Why Marketers Are Turning to Data to Pick the Right Songs, Artists

Music Choice Isn't Just a Matter of the Heart

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Attaching music to brands isn't just about gut artistic instinct or which bands the creative director's teenage kid is digging. Like nearly every other aspect of marketing, data has become integral to choosing the right tunes and measuring the success of musical tie-ins for brands including Ford Fiesta, Pop-Tarts and Tropicana Farmstand.

Numbers are in and consumers like Tropicana's music selection.
Numbers are in and consumers like Tropicana's music selection.

Ford tapped concert-ticket powerhouse Live Nation for its music-centric Fiesta campaign. The concert promoter, which merged with Ticketmaster in 2010, uses purchase data to help marketers determine what types of music their target audiences enjoy.

Ford's target: "older millennials," around 30, said Crystal Worthem, Ford's brand content and alliances marketing manager. According to the data, that group overindexes on ticket buying through Ticketmaster and Live Nation. Analyzing data on the shows those people attended, the company recommended a list of artists for Ford to use.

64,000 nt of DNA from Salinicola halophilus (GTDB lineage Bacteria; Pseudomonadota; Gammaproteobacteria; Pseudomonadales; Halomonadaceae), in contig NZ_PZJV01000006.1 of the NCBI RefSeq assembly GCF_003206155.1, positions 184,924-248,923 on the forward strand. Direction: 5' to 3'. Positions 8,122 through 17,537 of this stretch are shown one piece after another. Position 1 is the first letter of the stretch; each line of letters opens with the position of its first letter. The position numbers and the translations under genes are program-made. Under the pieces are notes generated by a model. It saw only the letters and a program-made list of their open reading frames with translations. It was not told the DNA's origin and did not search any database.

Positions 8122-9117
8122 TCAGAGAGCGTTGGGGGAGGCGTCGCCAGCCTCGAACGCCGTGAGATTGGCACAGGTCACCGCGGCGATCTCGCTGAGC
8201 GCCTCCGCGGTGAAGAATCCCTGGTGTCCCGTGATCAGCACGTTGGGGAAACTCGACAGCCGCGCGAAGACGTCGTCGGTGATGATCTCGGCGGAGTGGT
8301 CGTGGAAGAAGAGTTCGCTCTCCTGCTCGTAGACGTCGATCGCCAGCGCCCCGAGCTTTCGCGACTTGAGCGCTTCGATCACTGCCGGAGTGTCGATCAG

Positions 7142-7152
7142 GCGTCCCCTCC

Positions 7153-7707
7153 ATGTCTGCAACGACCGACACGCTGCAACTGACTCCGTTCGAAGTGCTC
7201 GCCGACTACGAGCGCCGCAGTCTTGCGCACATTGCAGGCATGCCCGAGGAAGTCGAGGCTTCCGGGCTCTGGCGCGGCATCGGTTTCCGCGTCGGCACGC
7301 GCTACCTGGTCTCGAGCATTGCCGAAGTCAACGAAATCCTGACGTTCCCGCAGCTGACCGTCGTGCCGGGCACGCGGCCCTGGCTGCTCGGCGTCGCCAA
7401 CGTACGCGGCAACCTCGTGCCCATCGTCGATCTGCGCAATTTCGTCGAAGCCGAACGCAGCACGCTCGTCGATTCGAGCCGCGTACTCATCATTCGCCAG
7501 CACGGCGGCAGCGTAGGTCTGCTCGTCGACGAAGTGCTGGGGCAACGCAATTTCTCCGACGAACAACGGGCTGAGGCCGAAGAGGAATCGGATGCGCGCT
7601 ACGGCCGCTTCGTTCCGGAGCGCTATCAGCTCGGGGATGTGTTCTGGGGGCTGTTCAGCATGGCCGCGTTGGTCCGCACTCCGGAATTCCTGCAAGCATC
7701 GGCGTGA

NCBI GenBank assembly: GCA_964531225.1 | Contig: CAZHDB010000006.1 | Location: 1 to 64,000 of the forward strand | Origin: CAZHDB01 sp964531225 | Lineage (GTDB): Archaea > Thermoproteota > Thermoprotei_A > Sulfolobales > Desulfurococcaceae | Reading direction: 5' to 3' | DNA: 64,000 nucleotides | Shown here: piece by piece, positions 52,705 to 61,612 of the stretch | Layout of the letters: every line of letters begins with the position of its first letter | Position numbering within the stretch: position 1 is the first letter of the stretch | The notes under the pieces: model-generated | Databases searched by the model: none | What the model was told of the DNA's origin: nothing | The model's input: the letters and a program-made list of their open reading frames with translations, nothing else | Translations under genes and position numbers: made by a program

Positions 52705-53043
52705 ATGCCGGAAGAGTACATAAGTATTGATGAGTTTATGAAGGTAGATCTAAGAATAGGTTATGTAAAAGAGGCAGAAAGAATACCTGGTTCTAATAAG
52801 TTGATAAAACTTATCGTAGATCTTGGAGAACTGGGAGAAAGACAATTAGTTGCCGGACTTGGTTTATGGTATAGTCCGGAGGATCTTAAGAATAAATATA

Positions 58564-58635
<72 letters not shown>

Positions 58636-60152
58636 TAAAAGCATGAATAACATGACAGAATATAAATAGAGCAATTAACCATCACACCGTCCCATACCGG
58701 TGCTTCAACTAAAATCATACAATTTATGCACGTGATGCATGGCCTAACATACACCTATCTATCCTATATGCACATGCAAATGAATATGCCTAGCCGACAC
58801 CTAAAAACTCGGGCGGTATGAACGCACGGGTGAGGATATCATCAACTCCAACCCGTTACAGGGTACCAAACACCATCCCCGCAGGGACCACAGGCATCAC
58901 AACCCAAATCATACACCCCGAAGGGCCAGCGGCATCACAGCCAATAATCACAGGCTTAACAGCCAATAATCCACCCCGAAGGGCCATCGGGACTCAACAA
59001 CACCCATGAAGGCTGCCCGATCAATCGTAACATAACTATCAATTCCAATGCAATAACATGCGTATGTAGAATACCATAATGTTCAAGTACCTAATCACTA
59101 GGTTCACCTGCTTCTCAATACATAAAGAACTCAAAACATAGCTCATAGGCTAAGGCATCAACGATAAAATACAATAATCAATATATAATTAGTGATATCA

The automaker is incorporating five bands, including folk/rock group the Lumineers and hip-hop artist Kid Cudi, into an elaborate online reality-show campaign, "The Rider." Ford also has a presence at the bands' concerts. The automaker is looking at digital metrics as well as measuring leads that come in at concerts and other events to gauge the campaign's success.

Live Nation combined ticket-sales data with social data and information from digital-music-measurement firm Big Champagne to find artists to pair with Pop-Tarts for its "Crazy Good Summer" campaign this year, which used free concerts to promote new flavors. One matchup included pop singer Demi Lovato.

"It gives you confidence that you're taking the personal opinion out [of it] … and basically building a case for that artist for that particular program," said Russell Wallach, president of Live Nation Network, which has 120 million ticket purchasers in its database. He noted the company only uses the data to serve its ad clients.
It's not the only one. Columbia Records is using data to back claims that advertisers should think about the musical elements of TV spots earlier in the creative process, said Elliot Lum, VP-strategic marketing. The company uses survey research to show emotional response to ads, measuring viewer involvement, enjoyment and brand recall.

For the launch of Tropicana Farmstand, the label evaluated the effect of Passion Pit's "Carried Away," a whimsical dance number used in a spot featuring a grocery-store clerk grooving as he stocks jars of Farmstand.

"One in four people spontaneously mentioned the music as something they liked" about the ad, said Ann Green, senior partner-corporate innovation and solutions at Millward Brown, which conducted the survey.

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